I choose to let go of the resentment I am tempted to hold towards those who obtain greater (or merely different) levels of success.  I choose to be sincere when praising the accomplishments of others.  I choose to provide genuine support without self-serving motives to friends who fail in their endeavors.  I choose to stop comparing my achievements with those of others.  I choose to focus on my goals and surround myself with likeminded individuals.

Blessings to you all!

                                                                                                                                                                                  

Not that we dare to classify or compare ourselves with some of those who are commending themselves. 
But when they measure themselves by one another and compare themselves with one another,
 they are without understanding.
2 Corinthians 10:12
                                                                                                                                                                                  

Why I Don't Spank My Child


Photo Credit: Erica J Photography


I was on occasion spanked as a child (maybe twice in my entire life). 
I was not in any way abused or mistreated.
I certainly have not suffered any lasting psychological damage from the couple swats I received on the bum.

Regardless of these facts, my dear hubby and I have chosen not to utilize spanking as a means of punishment in our household.  I fully respect the right of each parent to make their own educated decision on how they choose to discipline their children.  I have no intention of casting judgment on those whose choices are different than my own.  This is merely a list of reasons why spanking is not the right option for us. 

 I would never hit an adult.  Why would I hit a child?  Hitting another adult is not only frowned upon by society, but it is against the law.  Regardless of whether I agree with an adult's point of view or want to teach them a lesson, hitting is simply not allowed.  It is assault. If hitting an adult who is capable of defending themself is a crime, how can I justify hitting a defenseless child?  Before I gave birth to my sweet little Cupcake I spent a great deal of time contemplating this question.  The answer I came up with is… I can’t.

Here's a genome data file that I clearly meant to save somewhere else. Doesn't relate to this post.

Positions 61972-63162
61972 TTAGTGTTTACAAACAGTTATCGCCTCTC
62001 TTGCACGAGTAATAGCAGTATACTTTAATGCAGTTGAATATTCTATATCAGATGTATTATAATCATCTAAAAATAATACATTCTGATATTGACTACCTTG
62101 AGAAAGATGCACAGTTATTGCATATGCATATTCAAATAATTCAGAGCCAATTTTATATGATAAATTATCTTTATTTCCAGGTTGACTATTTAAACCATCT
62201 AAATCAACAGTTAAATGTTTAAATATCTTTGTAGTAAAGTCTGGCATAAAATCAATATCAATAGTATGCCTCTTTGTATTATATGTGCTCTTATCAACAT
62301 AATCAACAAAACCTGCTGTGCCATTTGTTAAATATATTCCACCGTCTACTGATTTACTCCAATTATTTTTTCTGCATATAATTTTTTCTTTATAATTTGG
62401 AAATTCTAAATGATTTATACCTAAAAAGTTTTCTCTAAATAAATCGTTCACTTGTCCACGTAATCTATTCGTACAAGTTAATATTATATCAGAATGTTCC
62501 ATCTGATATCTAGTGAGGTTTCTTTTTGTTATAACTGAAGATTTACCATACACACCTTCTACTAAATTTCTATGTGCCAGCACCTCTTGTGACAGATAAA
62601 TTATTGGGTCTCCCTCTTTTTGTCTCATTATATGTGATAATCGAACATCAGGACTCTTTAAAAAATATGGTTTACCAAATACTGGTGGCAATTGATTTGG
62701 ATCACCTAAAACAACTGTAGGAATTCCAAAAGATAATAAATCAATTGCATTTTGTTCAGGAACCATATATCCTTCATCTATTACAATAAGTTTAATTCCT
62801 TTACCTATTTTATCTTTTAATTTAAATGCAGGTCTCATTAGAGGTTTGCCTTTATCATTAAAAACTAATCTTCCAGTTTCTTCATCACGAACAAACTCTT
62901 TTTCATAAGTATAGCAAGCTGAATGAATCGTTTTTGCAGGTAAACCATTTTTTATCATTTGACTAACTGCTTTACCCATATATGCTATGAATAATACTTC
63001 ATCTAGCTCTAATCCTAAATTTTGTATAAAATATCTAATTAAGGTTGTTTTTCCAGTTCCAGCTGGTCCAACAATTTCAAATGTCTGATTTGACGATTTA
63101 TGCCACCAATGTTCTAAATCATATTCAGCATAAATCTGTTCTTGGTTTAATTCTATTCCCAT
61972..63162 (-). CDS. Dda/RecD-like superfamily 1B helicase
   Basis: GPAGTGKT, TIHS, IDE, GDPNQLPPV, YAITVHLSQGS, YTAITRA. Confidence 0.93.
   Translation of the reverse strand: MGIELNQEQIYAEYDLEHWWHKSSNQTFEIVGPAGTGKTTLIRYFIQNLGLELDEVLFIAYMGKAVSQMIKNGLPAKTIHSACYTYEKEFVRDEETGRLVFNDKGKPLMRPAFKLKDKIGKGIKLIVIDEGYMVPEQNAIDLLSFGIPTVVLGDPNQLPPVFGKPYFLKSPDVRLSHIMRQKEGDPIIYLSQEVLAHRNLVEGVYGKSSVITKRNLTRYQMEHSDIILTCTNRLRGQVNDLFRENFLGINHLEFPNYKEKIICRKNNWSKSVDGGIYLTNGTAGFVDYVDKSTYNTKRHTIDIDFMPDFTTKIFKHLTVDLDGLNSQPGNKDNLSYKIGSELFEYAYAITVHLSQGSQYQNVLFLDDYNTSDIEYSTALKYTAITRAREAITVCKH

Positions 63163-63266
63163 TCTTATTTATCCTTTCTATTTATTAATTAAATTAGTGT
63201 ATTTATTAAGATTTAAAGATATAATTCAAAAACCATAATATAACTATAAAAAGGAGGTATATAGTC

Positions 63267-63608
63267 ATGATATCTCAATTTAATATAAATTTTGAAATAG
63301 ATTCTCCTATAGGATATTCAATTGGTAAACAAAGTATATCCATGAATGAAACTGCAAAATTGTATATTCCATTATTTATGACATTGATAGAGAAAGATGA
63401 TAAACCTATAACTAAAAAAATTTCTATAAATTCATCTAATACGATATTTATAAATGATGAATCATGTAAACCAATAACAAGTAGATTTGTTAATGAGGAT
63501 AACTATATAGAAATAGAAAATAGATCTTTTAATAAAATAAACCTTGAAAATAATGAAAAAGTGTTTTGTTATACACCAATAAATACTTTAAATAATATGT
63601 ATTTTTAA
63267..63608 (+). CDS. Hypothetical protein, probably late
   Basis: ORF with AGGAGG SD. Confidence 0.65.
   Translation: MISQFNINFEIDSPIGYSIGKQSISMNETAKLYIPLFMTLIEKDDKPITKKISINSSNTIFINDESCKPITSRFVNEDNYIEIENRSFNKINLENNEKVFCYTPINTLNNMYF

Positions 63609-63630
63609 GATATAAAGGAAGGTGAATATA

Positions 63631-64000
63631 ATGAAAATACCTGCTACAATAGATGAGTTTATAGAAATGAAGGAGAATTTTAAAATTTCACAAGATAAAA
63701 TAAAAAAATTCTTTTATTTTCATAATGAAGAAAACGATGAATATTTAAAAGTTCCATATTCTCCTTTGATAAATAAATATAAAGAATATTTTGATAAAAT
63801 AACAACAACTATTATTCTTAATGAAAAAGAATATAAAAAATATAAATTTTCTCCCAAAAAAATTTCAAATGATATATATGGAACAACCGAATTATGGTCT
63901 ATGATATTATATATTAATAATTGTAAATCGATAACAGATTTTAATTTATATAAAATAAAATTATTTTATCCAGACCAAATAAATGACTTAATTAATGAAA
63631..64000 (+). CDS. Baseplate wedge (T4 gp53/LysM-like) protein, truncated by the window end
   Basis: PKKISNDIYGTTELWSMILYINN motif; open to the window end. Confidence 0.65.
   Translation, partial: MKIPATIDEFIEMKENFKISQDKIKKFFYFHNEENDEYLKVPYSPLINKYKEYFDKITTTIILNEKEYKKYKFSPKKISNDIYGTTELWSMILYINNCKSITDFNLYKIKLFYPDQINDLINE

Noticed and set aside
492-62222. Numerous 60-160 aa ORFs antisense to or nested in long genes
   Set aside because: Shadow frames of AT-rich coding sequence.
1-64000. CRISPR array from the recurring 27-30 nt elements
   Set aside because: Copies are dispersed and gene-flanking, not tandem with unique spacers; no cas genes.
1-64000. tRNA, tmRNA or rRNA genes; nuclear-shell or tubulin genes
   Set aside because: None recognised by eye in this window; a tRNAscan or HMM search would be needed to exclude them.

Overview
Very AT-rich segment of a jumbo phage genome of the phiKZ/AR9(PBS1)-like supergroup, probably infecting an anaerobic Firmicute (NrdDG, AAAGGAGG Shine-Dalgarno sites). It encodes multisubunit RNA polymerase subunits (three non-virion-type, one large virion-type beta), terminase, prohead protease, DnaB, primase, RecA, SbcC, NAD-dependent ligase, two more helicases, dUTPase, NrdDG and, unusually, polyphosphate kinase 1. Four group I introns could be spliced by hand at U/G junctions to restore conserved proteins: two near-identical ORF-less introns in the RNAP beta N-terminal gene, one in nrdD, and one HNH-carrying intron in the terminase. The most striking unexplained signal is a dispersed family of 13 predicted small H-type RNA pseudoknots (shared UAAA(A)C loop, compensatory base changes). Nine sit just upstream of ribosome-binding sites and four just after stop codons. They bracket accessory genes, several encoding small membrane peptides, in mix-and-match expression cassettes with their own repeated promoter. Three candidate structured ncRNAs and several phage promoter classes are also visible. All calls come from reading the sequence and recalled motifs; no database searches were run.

Research. As a lover of psychology, I have spent a substantial amount of time reviewing research.  What studies have found is that while spanking may correct short-term behavioral problems, it can cause more harm than good in the long-term.  Obviously, not every child who has been spanked will be aggressive or suffer from psychological damage.  However, meta-analysis indicates that risks of physical punishment include depression, unhappiness, anxiety, feelings of hopeless, and general psychological maladjustment.  Perhaps the research was a bit broad and should have specified the level and intensity of the physical punishment that resulted in these consequences.  There are certainly many adults who were spanked as a child who have grown into responsible, well-adjusted adults.  However, there are also many adults who were spanked who suffer from depression, anxiety, and low self-esteem.  While I hardly believe an occasional spanking will doom a child to a future of psychological issues, I do believe frequent spanking utilized as the primary means of discipline is potentially harmful. 

Personality. Cupcake thrives on affection and praise.  She is greatly motivated by positive reinforcement.  At this point in our lives, rewarding her for good behavior works well for us.  While I do not anticipate that this will be a fix-all forever, we presently have little reason for punishment of any kind.  The times in the past when I have utilized punishment (never spanking), I have found that the situation became more intense and stressful for all involved.  Every child is unique, but my little love simply responds better to rewards than to punishment.  If I were to have another child, my methods of disciple would likely need adjustment to meet the needs of their unique personality.

It has the potential to go very, very wrong. As a parent, I am far from perfect.  Sometimes I have a bad day.  Sometimes I lose my temper.  Most proponents of spanking agree that it must be done immediately.  The moment a toddler does something especially naughty or defiant it is nearly impossible not to feel frustrated or impatient.  If a parent utilizes physical punishment while they are angry or emotional they are very likely to overreact.  It may be easy to say this would never happen, but it does happen to many well-intending parents.

I am raising a child to face the real world.  My goal as a parent is to teach my child about consequences in the real world and how to make positive decisions.  In the real world, hitting other people does not solve problems and is not a behavior that adults should tolerate.  Spanking is not a consequence that they will experience in the real adult world.  Obeying out of fear does not give a child the opportunity to develop intrinsic motivation for behaving in an acceptable manner.  Decision making skills and self-regulation are valuable skills that are best learned when modeled by a calm, loving adult.